Stakeholder Views on the Proposed Short-Term Plan Insurance Rule: Key Takeaways from Our Review of Comment Letters

Last fall, President Donald Trump directed his administration to expand the availability of short-term, limited duration insurance (STLDI). To this end, federal agencies have proposed relaxing federal regulation of these plans. After a 60-day comment period, stakeholders submitted over 9,000 comments in response to the administration’s proposed rule. In previous blog posts, CHIR dug into a sample of comments from various stakeholder groups:

Consumer and patient groups

Major medical insurers

State officials

Insurers and brokers selling STLDI

Comments represented a range of perspectives, as would be expected, but common themes emerged across stakeholder groups.

The majority of comments opposed extending STLDI to 364 days

The Obama administration limited the duration of these policies to three months, hoping to keep short-term plans as a temporary solution to a gap in coverage, and limit the flow of healthy people out of plans that comply with the Affordable Care Act’s (ACA) rules. The Trump administration proposed abolishing this standard, instead allowing STLDI products to extend up to almost a full year, or 364 days of coverage.

The majority of the comments we reviewed were critical of the proposal to allow STLDI durations up to 364 days. Consumer and patient groups in our sample were unanimous on this front; in fact, a broader study of comments from health care groups including consumer and patient advocates, as well as providers, found that 95% of them opposed or criticized the proposed rule. In our sample, consumer and patient groups as well as state officials expressed concern that expanding STLDI in this manner would harm both consumers and insurance markets. Major medical insurers were concerned about adverse selection in the ACA-compliant market, and even some brokers selling short-term plans suggested a shorter duration. However, several states in our sample and the majority of brokers and insurers selling short-term plans approved of allowing short-term plans to extend up to almost a full year.

Stakeholders support upholding state authority to regulate STLDI

The proposed federal rule does not preempt state regulation of STLDI, and comments from every stakeholder group endorsed this decision. Stakeholders pointed out that states are the primary regulators of insurance, and asked that the final rule ensure their authority over STLDI. Almost all sellers of STLDI in our sample supported state regulatory authority, and many major medical insurers advocated for reaffirming states’ power to regulate their own insurance markets in the final rule. Not surprisingly, state officials unanimously supported state autonomy to regulate STLDI. Some states specifically asked that the final rule preserve their ability to prohibit or limit the duration of STLDI. One short-term insurer, however, suggested that the Trump administration promote a standard, national regulatory framework for these plans, which would inhibit state authority.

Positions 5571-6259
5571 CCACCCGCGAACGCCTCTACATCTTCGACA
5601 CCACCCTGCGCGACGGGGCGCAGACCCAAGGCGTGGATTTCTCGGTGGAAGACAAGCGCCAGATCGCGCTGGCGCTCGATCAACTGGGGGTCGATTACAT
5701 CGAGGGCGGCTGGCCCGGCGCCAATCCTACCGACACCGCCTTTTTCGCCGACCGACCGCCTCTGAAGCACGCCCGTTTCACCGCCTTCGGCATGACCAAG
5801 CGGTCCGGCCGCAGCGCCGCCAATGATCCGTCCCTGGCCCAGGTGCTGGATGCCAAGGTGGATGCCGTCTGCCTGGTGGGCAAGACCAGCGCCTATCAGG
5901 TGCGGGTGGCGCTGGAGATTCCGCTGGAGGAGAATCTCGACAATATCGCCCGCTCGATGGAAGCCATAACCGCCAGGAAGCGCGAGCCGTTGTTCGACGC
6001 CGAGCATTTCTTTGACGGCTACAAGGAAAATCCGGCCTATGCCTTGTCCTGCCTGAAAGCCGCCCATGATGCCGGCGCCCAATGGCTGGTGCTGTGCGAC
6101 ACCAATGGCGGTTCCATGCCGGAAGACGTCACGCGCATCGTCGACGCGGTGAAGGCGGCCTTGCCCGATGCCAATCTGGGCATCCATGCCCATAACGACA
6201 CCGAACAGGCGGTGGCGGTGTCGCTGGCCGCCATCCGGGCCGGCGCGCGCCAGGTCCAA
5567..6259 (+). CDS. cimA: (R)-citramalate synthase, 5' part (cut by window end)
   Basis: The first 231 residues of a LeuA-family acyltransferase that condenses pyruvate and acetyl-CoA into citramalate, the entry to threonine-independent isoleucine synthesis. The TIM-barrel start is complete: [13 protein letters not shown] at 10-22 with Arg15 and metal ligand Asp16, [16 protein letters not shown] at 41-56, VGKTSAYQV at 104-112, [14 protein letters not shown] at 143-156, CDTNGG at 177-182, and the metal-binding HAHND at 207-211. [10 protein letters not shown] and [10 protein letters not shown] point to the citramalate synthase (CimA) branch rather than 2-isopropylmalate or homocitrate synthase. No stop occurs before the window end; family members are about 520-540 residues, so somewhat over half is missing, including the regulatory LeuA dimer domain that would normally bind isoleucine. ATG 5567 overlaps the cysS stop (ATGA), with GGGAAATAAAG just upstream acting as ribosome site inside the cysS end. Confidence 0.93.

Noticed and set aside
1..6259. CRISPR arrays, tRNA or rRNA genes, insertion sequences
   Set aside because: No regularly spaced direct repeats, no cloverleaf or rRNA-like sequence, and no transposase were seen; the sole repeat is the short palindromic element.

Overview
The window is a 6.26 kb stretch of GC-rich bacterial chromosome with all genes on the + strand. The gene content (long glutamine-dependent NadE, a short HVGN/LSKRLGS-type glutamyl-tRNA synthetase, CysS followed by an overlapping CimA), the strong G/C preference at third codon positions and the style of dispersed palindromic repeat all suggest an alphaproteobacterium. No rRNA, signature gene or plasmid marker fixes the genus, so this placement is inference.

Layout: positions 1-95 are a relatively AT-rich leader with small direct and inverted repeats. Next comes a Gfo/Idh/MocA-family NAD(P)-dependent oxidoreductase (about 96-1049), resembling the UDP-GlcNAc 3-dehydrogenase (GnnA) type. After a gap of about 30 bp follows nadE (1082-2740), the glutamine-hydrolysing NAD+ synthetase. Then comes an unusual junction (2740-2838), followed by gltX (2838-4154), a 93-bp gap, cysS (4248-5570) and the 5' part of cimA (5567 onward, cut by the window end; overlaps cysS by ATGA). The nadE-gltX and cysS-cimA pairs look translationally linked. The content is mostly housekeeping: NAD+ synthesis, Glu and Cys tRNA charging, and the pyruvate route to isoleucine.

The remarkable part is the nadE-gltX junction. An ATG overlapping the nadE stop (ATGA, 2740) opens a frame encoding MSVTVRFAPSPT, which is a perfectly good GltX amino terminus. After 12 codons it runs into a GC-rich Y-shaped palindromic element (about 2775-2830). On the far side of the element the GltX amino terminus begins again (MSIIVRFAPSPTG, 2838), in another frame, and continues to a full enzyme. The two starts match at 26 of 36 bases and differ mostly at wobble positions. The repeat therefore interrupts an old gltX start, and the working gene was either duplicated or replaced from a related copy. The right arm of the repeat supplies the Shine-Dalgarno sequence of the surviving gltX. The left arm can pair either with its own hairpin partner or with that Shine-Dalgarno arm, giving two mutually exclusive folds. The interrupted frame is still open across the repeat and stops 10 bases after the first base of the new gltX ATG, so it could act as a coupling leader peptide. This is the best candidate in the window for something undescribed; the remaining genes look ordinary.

Many comments highlighted the importance of prominent disclosures

The proposed rule revises the notice that short-term insurers are required to include on contracts and application materials. Numerous stakeholders noted that prominent disclosures are key to ensuring that consumers understand the limitations of STLDI products. Several states mentioned that STLDI is a frequent source of consumer complaints due to misconceptions about the quality of coverage. Insurers asked that the final rule include stronger notice language, and some comments asked for a required disclosure that the ACA’s Essential Health Benefits (EHB) are not covered by STLDI. Some brokers and insurers selling short-term plans expressed similar concerns with the revised notice requirement, with one broker organization suggesting that STLDI materials include a comparison of STLDI and ACA-compliant coverage. Many consumer advocates asked that the notice language be made clearer, and that it be available in multiple languages.


The proposed STLDI rule has the potential to impact a big and broad group of stakeholders, demonstrated by the more than 9,000 comments submitted by consumer and patient advocates, insurers, state officials, and many others. While some stakeholders, such as sellers of STLDI and some state officials, support loosening federal restrictions, many stakeholder groups expressed significant concern with extending the duration of STLDI up to almost a full year. While expanding STLDI in this manner may provide young and healthier consumers with a cheap alternative to ACA-compliant plans, stakeholders argue that it leaves those who need more comprehensive coverage with fewer plan options and higher premiums by siphoning healthy risk from the market. Further, comments from every stakeholder group in our study supported upholding state authority to regulate short-term products, as well as prominent disclosure requirements. As the Trump administration finalizes the rule, they should take into consideration these criticisms and suggestions to ensure that consumers, insurers, and state-level consumer protections are not negatively impacted by a rule that purports to improve access to coverage.

To learn more about the Trump administration’s proposals, you can read our issue brief on the proposed rule here.

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The opinions expressed here are solely those of the individual blog post authors and do not represent the views of Georgetown University, the Center on Health Insurance Reforms, any organization that the author is affiliated with, or the opinions of any other author who publishes on this blog.